From John Redman Coxe
Philadelphia July 6th 1802
I hasten to forward to you the first copy of my treatise on the Vaccine, which has come to hand. Whilst I request your acceptance of it, I must apologise for the inaccuracies you will doubtless meet with in it. My time has been much occupied in the Dispensary since I put it to Press; I should perhaps have acted more prudently to have delayed it longer; but as I hoped it might prove beneficial to the extension of the disease, I considered it a duty to render the result of my experience public as early as possible. Through the kindness of several respectable practitioners, I have been enabled to add some valuable Communications; and I have most sincerely to thank you, for your kind permission to introduce your important observations; They must certainly tend to promote the speedy progress of Vaccination, wherever they are read. For this as well as for the Infection transmitted by You, I must ever be your Debtor.
As to the Engraving which accompanies the Work, You will find a vast difference between it & the original of Dr. Jenner’s; Yet I hope its presence will be serviceable; Nor do I think it a bad specimen of American improvement, considering the novelty of the Subject. The Painting I find the most difficult to execute properly;—Some are superior to others, as the Person improved as she advanced.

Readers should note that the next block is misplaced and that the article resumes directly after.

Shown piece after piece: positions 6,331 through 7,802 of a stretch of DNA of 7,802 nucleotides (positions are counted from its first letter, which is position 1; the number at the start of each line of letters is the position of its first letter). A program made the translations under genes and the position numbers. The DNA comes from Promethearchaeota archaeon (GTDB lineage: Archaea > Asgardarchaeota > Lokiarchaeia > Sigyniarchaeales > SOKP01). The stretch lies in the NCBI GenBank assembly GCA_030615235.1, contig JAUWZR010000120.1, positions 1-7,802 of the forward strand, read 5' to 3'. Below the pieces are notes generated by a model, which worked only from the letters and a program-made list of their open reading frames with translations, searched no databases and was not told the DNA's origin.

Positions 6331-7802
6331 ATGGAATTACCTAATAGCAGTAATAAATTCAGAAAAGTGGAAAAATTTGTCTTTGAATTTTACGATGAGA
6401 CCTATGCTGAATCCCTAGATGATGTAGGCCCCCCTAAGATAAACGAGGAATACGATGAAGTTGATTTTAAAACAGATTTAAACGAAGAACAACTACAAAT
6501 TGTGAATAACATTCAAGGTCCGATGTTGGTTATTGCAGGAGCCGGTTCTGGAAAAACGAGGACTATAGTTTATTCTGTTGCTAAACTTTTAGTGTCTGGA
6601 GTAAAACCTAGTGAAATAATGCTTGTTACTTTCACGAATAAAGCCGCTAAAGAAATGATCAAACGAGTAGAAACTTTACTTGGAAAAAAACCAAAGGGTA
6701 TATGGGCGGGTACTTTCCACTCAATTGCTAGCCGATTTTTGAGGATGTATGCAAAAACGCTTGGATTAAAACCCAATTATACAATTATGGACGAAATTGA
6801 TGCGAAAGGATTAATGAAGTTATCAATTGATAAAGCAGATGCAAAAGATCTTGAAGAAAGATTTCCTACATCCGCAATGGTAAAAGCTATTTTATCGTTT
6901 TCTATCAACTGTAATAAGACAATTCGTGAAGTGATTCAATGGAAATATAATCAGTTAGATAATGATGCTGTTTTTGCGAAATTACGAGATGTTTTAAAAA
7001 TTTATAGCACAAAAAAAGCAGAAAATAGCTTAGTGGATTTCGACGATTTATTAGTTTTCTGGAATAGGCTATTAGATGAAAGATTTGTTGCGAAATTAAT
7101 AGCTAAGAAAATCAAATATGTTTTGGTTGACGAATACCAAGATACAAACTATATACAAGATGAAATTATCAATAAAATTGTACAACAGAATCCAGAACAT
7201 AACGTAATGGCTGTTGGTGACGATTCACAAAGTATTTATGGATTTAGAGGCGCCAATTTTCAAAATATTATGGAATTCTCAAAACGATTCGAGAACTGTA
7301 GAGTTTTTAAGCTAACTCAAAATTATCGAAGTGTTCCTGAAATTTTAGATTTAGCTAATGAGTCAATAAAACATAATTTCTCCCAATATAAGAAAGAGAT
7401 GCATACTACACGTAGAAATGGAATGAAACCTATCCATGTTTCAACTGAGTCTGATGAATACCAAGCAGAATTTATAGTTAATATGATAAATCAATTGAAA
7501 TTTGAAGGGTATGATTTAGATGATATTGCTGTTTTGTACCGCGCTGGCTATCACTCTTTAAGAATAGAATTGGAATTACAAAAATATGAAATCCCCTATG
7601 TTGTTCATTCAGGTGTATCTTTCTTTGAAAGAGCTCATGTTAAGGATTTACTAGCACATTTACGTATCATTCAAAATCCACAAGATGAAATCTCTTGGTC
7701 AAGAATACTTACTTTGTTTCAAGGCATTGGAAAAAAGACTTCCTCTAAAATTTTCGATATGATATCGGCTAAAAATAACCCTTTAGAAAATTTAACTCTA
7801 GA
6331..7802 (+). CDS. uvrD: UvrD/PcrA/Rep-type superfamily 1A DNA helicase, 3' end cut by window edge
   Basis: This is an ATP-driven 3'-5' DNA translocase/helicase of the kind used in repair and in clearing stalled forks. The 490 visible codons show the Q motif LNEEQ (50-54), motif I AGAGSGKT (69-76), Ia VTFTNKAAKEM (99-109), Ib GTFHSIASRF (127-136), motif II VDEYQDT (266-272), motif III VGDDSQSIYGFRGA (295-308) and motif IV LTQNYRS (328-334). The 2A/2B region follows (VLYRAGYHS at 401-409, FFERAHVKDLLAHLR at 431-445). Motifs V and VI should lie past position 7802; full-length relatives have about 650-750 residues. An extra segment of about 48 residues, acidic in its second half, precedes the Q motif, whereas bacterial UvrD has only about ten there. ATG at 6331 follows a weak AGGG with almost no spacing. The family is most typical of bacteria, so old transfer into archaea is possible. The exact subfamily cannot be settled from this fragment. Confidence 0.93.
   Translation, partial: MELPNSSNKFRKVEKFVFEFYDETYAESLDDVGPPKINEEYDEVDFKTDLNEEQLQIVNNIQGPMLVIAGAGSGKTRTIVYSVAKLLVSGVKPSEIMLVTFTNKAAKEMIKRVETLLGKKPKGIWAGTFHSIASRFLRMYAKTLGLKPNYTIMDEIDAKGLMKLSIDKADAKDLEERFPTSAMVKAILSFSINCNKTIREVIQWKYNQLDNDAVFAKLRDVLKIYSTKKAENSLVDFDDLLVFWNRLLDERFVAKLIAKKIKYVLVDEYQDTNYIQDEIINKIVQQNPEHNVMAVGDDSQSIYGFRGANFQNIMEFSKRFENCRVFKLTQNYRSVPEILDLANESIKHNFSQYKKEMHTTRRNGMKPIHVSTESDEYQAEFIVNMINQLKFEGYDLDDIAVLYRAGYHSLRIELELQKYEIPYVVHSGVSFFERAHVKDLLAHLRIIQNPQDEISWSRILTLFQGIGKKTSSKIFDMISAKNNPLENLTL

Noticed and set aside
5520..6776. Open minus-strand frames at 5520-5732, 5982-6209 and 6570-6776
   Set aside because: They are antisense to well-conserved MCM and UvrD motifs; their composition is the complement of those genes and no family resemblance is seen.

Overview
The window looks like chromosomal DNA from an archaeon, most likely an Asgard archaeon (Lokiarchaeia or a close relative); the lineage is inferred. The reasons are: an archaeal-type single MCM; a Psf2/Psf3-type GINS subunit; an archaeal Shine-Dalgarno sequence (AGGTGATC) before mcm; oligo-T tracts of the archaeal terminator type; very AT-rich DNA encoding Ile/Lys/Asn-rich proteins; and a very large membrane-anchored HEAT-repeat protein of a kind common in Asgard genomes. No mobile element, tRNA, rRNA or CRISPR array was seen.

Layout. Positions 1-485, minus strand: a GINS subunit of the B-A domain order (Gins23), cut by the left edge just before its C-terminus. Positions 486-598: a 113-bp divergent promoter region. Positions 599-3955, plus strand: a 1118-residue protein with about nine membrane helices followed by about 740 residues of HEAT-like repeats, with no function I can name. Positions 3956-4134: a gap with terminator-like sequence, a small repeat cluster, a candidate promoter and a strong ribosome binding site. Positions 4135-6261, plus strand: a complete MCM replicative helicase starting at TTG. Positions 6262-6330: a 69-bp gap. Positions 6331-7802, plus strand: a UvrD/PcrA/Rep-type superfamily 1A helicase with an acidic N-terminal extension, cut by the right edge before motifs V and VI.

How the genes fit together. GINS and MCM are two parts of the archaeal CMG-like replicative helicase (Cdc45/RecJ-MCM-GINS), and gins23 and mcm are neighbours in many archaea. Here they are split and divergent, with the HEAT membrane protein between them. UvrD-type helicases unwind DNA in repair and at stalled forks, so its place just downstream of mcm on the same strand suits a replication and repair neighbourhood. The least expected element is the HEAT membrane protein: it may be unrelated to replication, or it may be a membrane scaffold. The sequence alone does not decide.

I hope in a few days to transmit You a copy on superior paper; and will thank you when You receive it, to deposit for me the present Volume in the Secretary of States Office, as the Law points out.—As I do not expect the Work will be published before the next Week, I thought I owed it to your kindness to transmit you a Copy immediately.
Excuse my interruption;—and be assured Sir of the best wishes for your prosperity, from your much obliged, & very humble Servant
John Redman Coxe
RC (DLC); endorsed by TJ as received 8 July and so recorded in SJL. Enclosure: an advance copy of Coxe’s Practical Observations on Vaccination: Or Inoculation for the Cow-Pock (Philadelphia, 1802); Sowerby, description begins E. Millicent Sowerby, comp., Catalogue of the Library of Thomas Jefferson, Washington, D.C., 1952–59, 5 vols. description ends No. 953.
Coxe was elected in January 1802 an attending physician of the DISPENSARY, which provided medical treatment for poor people in Philadelphia (ANB description begins John A. Garraty and Mark C. Carnes, eds., American National Biography, New York and Oxford, 1999, 24 vols. description ends ; An Account of the Philadelphia Dispensary, Instituted for the Medical Relief of the Poor, April 12, 1786 [Philadelphia, 1802]; Shaw-Shoemaker description begins Ralph R. Shaw and Richard H. Shoemaker, comps., American Bibliography: A Preliminary Checklist for 1801–1819, New York, 1958–63, 22 vols. description ends , No. 2894).
TJ had given Coxe PERMISSION to publish a letter he had written to John Vaughan in which he reported the results of his vaccination efforts at Monticello, a request he had previously denied to Vaughan (Vol. 35:572–3; Vol. 37:364–5). In addition to the letter, Coxe included in his treatise an ENGRAVING that illustrated “a comparative View of the various Stages of the Vaccine and Small-Pox” (Coxe, Practical Observations, title page; Shaw-Shoemaker description begins Ralph R. Shaw and Richard H. Shoemaker, comps., American Bibliography: A Preliminary Checklist for 1801–1819, New York, 1958–63, 22 vols. description ends , No. 2095).